One of our most highly anticipated company visits, today we spent the day at Lotte Co. LTD, specifically visiting the Lotte Home Shopping Network HQ, the Lotte Confectionary factory, and one of many Lotte hypermarkets.   We had the honor of being hosted by Chairman Dong-Bin Shin, Chairman of Lotte and CBS alumnus, class of 1981.

Trip student organizers with Mr. Shin

Trip student organizers with Mr. Shin

Mr. Shin joined us for tours of 2 (out of 60+) Lotte business units, which culminated with a presentation on the current state of the conglomerate from the Chairman and Q&A.

Tasting Ice Cream at the Lotte Candy Factory

Tasting Ice Cream at the Lotte Candy Factory

Our visit made the digital front page of the news, which can be found here.

Photo Credit: Yonhap News

Photo Credit: Yonhap News

What an amazing opportunity.  Thank you to Mr. Shin for generously hosting us this week in Korea and today at Lotte Co.

More posts about our trip to Korea can be found on the Chazen blog

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Memoirs of a Day in Kyoto

Home to 2000 temples and shrines, Japan’s former Imperial capital, Kyoto, should be a priority on any trip to Japan.  We took the shinaksen bullet train from Hakone, which cut down the trip from 4-5 hours to 2.

It was interesting to see all of the domestic tourists in Kyoto dressed up in traditional Japanese clothing, an apparently popular local vacation activity.

Shinkasen bullet train

Shinkasen bullet train

 

Visit: 

  • Kiyumizu-dera Temple (UNESCO World Heritage Site) – the most  visited site in Kyoto
  • The 1300 Gates at Fushimi Inari Shrine – the inspiration for the 2005 Christo and Jeanne-Calude “The Gates” exhibit in Central Park, NYC
  • Kinkaku-ji Temple (The Golden Pavillion) (UNESCO World Heritage Site) whose top 2 floors are covered in gold leaf
Kiyomizu-dera  temple

Kiyomizu-dera temple

Kiyomizu-dera  temple

Kiyomizu-dera temple

Kiyomizu-dera  temple

Kiyomizu-dera temple

Kiyomizu-dera  temple

Kiyomizu-dera temple

Kyoto

Kyoto

Fushimi Inari Temple

Fushimi Inari Temple

1300 Gates at Fushimi Inari Temple

1300 Gates at Fushimi Inari Temple

Kinkaku-ji Golden Pavillion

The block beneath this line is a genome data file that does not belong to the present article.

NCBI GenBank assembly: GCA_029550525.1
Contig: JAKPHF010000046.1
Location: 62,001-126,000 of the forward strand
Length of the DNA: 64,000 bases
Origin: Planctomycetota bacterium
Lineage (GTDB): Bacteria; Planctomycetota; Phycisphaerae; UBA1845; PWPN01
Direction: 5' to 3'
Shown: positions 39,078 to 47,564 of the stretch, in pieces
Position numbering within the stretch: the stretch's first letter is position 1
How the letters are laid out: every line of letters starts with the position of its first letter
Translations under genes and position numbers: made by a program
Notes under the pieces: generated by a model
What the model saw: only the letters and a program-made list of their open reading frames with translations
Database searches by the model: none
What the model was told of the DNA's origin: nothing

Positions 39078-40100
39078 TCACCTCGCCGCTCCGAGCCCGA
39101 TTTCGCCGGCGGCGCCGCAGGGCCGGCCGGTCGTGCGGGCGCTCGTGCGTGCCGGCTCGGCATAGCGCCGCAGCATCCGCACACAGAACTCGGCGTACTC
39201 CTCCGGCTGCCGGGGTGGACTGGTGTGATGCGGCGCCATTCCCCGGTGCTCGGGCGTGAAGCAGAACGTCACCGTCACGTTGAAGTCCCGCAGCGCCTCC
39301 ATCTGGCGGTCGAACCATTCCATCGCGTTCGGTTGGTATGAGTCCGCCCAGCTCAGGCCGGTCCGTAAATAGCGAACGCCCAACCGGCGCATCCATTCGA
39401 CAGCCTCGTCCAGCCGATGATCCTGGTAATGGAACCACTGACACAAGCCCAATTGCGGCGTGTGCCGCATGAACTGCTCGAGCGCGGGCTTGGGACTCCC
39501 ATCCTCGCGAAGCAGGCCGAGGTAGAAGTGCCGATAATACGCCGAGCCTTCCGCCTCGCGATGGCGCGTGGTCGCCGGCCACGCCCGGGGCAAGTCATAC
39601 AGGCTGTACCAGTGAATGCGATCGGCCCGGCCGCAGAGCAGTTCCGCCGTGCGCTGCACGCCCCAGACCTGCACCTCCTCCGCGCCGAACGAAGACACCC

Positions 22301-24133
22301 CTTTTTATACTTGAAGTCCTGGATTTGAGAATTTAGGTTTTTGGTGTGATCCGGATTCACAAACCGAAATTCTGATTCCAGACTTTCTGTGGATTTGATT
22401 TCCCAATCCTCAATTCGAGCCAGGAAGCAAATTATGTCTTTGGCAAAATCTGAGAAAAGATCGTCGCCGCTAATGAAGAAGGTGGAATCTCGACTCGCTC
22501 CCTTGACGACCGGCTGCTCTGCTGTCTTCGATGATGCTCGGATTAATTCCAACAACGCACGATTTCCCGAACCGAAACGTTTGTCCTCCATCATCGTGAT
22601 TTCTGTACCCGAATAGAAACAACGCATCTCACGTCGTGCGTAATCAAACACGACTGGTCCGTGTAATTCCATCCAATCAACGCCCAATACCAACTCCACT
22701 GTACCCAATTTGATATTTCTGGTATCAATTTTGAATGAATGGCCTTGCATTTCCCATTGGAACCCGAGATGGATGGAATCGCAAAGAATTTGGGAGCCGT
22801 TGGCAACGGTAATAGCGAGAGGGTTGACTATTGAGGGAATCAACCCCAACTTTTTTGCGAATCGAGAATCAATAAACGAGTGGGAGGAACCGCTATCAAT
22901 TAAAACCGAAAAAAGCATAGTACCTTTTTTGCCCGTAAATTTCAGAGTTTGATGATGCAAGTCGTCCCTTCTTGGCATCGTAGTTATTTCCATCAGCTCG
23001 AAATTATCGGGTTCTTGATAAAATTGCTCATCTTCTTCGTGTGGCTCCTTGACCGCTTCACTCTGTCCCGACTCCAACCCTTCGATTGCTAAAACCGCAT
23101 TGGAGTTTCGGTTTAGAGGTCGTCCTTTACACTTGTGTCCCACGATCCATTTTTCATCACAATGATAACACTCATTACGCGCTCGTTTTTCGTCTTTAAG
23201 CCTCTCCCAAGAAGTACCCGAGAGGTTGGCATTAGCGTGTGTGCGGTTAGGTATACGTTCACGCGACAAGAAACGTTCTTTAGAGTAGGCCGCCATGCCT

Kinkaku-ji Golden Pavillion

Kinkaku-ji Golden Pavillion Temple

Kinkaku-ji Golden Pavillion Temple

 

Eat at: 

  • Nishiki Market for everything – this one covered street in Kyoto is the best places to taste bits and bites of Japan from the dozens and dozens of merchants selling everything from mochi-wrapped strawberries and tofu donuts to live loach fish and octopus tentacles.  The market was one of our top Kyoto highlights
  • Gogyo (just off of Nishiki Market) for well-priced ramen (vegetarians beware – get something in Nishiki Market instead)
  • Kikunoi – one of Kyoto’s top rated restaurants — but make reservations in advance! (We didn’t get to go)
Mochi at the market...yum!

Mochi at the market…yum!

Nishiki Market Stall

Nishiki Market Stall

Win & Ari at Nishiki Market

Win & Ari at Nishiki Market

Shop atKyoto Handicrafts market for high-quality and reasonably priced souvenirs of all types (lacquer, kimonos, katanas, tea sets, etc.)

Wander throughGion for Gesha spotting

 

Gion at night

Gion at night

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Spotted:  Gesha!

Spotted: Gesha!

 

 

 

 

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A Room with a View: Hakone & Mt. Fuji, Japan

We spent the second leg of our Japan trip in Hakone, a resort town ~1 hour outside of Tokyo, known for its onsen hot springs and views of nearby Mt. Fuji.

Mt. Fuji in the background

Mt. Fuji in the background

Mt. Fuji in the background

Mt. Fuji in the background

Unexpected but wonderful:

  • Transportation:  upon arriving at the train station, all visitors check luggage with a service that transports guests’ bags to their hotels, allowing them to freely ride the many modes of transportation that comprise the Hakone sightseeing loop including: train, cable car funicular, bus, ropeway, and pirate ship (around Ashi lake)
  • Onsen Tamago:  eggs that have been hard-boiled in the volcanic hot springs, yum!
  • Open Air Museum: admittedly, we expected this amazing space to be boring, but it was filled with dynamic, interactive exhibits, including a maze and climbing structures
Ropeway to the pirate ship

Ropeway to the pirate ship

Onsen Tamago

Onsen Tamago

Onsen Tamago

Onsen Tamago

Bus to the volcanic hot springs

Bus to the volcanic hot springs

Open air Museum

Open air Museum

Open air museum

Open air museum

Open air museum

Open air museum

Open air museum

Open air museum

Open air museum

Open air museum

Open Air museum

Open Air museum

Open Air museum

Open Air museum

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Lake Ashi

Lake Ashi

Lake Ashi

Lake Ashi